Just one in four registered voters say they think Biden would make a good president, while 65 percent say he would not. And it's not just Republicans who are responsible for that low number. A bare majority of Democrats (51 percent) say they think Biden would make a good president, while three in four independents (73 percent) say he would not.
That 40-point gap between "good" and "not good" president is far higher than any of the other potential 2016 candidates that Quinnipiac tested. The only candidate close to that sort of negative ratio of good president/not good president is Texas Sen. Ted Cruz who had a 24 percent/51 percent rating. Kentucky Sen. Rand Paul (32/47) and Wisconsin Rep. Paul Ryan (34/46) also had net negative ratings on the question, while New Jersey Gov. Chris Christie (49/31) and former secretary of state Hillary Clinton (54/40) had positive scores.
Here's the fundamental contradiction that lies at the heart of Joe Biden: The hail-fellow-well-met-ness that makes him a sort of lovable rogue -- for many Democrats and even some Republicans -- is the same trait that ensures many of those same people can't take him seriously as a president or presidential candidate.
There's a joke. Something fundamentally comical. That's where the public starts with Biden. I recognized it in Rome, when I traveled with him to the pope's inauguration. He was meeting with friends, presidents from across the globe. Because Joe Biden has been at this so long, don't forget, that he is the stuff of middle-school civics exams. I saw him freelance a grand Joe Biden entrance into President Giorgio Napolitano's palace, teeth gleaming, arms fully outstretched, ready to hug this guy, that guy, Hey, guys! I'm here! You're here! We're beautiful! Decked out in his smooth blue suit, white pocket square — his broad smile the kind a man reserves for his bowling team. This demeanor contrasted sharply with everyone else's. Guards in shiny helmets sprouting horsehair ponytails, bedraggled White House advance team in smart skirts and solid-color pumps. A Biden entrance can make the stuffiest event intimate, for an instant human and vaguely ... funny.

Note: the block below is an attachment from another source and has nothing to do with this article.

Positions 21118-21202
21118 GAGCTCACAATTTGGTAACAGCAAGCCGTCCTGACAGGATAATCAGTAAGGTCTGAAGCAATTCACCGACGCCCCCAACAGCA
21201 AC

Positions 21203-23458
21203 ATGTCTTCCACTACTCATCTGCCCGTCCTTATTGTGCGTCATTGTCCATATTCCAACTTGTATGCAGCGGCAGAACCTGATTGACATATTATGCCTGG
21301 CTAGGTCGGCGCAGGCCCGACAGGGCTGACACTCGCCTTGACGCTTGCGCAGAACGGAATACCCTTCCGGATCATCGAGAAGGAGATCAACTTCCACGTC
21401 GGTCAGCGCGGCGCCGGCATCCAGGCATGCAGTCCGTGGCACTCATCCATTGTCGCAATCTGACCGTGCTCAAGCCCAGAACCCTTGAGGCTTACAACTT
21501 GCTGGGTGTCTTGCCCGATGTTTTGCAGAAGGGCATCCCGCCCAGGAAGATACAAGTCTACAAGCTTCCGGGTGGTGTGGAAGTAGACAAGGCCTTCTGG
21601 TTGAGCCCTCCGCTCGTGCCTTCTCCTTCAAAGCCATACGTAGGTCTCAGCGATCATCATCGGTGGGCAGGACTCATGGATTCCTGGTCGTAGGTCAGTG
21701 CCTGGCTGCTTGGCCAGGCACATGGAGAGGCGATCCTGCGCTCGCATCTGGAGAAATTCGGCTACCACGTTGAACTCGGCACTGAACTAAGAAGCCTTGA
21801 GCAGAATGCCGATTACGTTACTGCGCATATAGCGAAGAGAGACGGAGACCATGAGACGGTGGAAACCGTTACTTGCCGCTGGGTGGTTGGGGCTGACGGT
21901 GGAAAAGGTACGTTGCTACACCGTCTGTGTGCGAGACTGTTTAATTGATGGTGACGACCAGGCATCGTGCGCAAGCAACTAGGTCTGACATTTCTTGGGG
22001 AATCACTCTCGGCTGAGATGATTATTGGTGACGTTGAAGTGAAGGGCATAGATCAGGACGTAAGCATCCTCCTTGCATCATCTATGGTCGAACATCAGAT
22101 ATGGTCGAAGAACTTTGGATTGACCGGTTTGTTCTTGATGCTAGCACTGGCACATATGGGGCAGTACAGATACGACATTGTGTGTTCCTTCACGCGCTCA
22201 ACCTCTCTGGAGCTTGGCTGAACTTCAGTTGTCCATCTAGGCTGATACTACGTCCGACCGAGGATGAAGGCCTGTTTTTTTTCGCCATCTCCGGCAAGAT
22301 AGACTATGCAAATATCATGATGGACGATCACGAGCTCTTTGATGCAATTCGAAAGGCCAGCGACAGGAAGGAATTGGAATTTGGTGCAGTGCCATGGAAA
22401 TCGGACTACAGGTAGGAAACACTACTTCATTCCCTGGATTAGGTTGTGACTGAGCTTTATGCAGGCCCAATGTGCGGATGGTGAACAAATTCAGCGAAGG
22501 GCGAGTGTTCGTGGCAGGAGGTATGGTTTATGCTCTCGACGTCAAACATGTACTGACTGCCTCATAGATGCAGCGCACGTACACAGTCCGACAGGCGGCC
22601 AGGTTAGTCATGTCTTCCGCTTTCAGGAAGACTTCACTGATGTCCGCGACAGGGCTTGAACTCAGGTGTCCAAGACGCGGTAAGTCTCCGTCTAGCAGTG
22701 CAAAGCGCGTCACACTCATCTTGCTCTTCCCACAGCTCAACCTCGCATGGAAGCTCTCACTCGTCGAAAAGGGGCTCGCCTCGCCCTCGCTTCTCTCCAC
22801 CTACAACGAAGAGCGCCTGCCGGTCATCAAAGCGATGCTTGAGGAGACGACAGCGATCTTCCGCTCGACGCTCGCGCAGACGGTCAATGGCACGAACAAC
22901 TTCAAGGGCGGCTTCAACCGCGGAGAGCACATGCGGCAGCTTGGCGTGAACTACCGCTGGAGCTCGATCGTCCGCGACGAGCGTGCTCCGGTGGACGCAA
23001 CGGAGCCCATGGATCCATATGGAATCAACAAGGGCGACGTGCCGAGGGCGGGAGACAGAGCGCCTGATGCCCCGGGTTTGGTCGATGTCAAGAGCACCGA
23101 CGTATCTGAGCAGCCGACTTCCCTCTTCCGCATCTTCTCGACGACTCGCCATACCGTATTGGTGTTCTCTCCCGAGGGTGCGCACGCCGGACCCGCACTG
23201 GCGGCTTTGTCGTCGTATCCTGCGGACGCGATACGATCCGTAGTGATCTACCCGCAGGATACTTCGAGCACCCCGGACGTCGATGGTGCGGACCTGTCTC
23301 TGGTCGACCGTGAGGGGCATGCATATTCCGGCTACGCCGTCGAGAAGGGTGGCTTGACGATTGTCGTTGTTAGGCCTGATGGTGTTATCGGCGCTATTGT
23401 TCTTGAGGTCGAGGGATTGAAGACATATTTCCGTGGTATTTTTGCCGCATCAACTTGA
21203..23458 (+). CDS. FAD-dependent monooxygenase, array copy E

It wasn't always this way. When Biden first really became a national figure it was as a front-running (or at least top-tier) candidate in the 1988 presidential race. But, his bid effectively ended before a single vote was cast when it was revealed that he had plagiarized a portion of a speech from a British politician named Neil Kinnock. By the time Biden ran for president again 20 years later, the too jokey/too gaffe-prone-to-be-taken-seriously narrative was already in place. And, Biden did himself no favors when, in an interview that was published on the same day he formally announced his bid, he referred to then-Illinois Sen. Barack Obama as "clean" and "articulate."
Public perception, once settled, is something that's very difficult to change -- particularly for someone as universally known as Biden. Now, it's worth noting that if Biden did run in 2016 -- and he's giving every indication he is interested -- he would have a very high-profile platform by which to set about convincing people that he is plenty serious enough to be president. But, make no mistake: Biden would have to convince people of that fact because they don't believe it right now.